The excerpt from David Hume's, Dialogues on Natural Religion is structured as follows: Hume begins by stating an argument for the existence of God through the character of Cleanthes and then offers three criticisms of the argument through the character of Philo. The main argument that Cleanthes presents to Philo is as follows: (Premise) Nature is similarly structured therefore it works perfectly in tune like a machine or an invention. Working beyond human capabilities, therefore its creator must be one of high intelligence and infinite perfection.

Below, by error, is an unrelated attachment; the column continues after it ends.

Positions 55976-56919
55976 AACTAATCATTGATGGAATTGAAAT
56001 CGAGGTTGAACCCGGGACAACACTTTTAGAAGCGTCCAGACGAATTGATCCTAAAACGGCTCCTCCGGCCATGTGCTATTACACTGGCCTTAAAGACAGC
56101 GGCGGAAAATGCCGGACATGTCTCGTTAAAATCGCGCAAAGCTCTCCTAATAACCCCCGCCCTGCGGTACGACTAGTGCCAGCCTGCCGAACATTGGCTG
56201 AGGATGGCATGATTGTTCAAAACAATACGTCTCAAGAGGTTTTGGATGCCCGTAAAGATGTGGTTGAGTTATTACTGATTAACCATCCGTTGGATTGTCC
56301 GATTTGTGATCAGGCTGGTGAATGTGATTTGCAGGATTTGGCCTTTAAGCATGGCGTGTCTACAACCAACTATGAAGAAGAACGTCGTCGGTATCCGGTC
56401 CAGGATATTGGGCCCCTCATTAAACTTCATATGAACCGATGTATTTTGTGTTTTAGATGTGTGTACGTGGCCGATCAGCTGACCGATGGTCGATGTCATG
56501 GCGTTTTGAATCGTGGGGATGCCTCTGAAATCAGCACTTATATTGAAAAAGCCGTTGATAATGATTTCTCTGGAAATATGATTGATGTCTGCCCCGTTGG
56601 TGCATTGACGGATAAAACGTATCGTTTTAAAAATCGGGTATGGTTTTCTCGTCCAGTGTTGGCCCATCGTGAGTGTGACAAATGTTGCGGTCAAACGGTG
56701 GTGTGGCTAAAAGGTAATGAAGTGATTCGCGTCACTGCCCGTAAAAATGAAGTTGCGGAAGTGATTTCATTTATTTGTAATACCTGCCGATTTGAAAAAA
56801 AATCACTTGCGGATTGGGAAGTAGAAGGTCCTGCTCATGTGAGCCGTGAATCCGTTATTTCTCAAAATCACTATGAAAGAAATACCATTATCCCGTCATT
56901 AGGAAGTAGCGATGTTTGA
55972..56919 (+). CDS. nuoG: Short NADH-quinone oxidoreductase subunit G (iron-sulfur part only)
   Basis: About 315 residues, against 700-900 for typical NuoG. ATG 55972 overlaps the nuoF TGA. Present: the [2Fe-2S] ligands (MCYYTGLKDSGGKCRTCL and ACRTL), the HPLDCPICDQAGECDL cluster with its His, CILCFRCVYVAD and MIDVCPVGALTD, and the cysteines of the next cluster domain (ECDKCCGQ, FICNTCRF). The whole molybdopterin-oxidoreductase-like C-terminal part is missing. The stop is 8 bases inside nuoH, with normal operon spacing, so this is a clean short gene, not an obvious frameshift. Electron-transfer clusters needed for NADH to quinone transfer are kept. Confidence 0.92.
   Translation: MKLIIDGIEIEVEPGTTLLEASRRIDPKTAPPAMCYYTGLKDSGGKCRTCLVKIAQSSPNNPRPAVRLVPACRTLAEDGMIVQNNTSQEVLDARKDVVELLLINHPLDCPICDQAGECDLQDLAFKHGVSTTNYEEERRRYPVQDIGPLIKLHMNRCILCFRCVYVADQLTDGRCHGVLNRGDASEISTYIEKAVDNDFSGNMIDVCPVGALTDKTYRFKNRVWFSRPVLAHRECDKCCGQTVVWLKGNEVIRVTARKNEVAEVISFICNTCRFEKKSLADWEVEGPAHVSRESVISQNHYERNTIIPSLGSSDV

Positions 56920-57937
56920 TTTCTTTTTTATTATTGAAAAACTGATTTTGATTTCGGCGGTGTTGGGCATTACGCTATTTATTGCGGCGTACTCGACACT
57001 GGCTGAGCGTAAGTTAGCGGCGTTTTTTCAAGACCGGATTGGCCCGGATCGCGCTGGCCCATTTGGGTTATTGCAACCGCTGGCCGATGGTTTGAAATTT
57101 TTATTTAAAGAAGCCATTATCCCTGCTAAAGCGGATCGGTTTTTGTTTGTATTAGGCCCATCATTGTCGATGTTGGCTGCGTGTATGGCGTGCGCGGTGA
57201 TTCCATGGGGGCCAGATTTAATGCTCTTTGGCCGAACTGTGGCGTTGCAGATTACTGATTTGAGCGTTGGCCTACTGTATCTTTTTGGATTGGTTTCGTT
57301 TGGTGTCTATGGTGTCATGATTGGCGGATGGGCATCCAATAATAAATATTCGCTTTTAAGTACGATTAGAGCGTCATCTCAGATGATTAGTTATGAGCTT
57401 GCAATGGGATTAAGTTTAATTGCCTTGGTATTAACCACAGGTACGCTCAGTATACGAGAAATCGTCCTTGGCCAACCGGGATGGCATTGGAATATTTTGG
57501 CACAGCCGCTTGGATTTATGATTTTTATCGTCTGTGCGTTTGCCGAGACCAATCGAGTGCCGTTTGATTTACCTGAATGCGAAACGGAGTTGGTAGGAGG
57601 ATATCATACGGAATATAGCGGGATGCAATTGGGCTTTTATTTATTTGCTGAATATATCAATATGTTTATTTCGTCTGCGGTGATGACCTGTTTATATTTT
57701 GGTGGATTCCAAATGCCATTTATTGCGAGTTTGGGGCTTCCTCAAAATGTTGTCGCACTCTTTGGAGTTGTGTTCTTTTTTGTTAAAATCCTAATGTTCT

(Conclusion) Cleanthes concludes his argument with the claim that God exists. Thefirst point that Philo makes of Cleanthes argument is that his premise is false. Philo says "If we see a house or a ship or a machine, we conclude, with the greatest certainty that it had an architect or builder; because this precisely that species of effect, which we have experienced to proceed from that species of cause". Therefore the similarity is not entirely reliable. As it is stated in the following "But wherever you depart, in the least, from the similarity of the cases, you diminish proportion ably the evidence; and may at last bring to it a very weak analogy, which is confessedly liable to error and uncertainty''Now what Philo means by this is that every time something happens in nature we come to conclusions, without studying the similarities between cases, we eliminate evidence for these similarities to be a hundred percent reliable.' 'For example, after having experienced the circulation of the blood in human creatures, we make no doubt that it takes place in Titius and Maevius: but from its circulation in frogs and fishes, it is only a presumption, though a strong one, from analogy, that it takes place in men and other animals. The analogical reasoning is much weaker, when we infer the circulation of the sap in vegetables from our experience.